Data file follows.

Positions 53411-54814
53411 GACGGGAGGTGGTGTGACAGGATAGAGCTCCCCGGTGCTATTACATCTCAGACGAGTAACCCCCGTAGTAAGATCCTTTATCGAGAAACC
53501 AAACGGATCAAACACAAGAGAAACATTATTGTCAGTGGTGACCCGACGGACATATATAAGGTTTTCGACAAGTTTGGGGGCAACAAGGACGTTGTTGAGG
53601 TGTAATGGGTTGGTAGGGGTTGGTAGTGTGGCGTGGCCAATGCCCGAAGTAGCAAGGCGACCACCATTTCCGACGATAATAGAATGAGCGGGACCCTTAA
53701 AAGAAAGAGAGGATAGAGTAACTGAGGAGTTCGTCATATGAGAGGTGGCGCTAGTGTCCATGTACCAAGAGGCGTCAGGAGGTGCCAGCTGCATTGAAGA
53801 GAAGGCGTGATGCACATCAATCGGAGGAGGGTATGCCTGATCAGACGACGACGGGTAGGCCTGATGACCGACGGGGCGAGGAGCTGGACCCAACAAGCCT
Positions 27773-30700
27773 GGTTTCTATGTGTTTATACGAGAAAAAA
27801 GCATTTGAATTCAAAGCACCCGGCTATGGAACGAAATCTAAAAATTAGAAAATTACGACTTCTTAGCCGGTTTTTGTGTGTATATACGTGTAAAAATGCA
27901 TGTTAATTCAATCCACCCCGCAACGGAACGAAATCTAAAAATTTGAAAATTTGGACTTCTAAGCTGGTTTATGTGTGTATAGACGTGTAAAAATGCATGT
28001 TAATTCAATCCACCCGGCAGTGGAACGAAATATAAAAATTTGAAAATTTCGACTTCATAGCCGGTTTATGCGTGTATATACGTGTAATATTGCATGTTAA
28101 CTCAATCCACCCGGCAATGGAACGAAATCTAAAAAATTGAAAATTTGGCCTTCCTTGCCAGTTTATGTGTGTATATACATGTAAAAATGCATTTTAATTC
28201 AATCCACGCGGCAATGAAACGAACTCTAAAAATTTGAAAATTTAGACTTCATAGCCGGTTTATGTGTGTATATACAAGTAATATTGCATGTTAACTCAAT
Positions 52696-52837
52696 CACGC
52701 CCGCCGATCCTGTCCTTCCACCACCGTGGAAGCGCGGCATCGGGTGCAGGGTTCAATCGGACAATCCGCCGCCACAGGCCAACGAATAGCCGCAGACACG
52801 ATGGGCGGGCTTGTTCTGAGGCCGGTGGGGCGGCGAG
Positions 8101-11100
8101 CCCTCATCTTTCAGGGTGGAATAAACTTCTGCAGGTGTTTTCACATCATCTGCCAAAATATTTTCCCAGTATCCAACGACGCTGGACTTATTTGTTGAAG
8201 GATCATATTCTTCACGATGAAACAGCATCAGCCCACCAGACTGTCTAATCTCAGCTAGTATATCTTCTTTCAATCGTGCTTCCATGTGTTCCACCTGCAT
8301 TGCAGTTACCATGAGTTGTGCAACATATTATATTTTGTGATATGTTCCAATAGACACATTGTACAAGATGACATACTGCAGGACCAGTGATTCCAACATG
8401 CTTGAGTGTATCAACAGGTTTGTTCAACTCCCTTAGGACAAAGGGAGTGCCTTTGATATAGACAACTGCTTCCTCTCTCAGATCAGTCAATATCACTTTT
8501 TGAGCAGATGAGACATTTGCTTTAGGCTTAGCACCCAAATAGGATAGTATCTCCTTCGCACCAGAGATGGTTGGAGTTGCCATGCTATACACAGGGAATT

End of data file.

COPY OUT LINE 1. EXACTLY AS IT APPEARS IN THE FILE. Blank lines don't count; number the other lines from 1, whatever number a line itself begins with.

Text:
Positions 53411-54814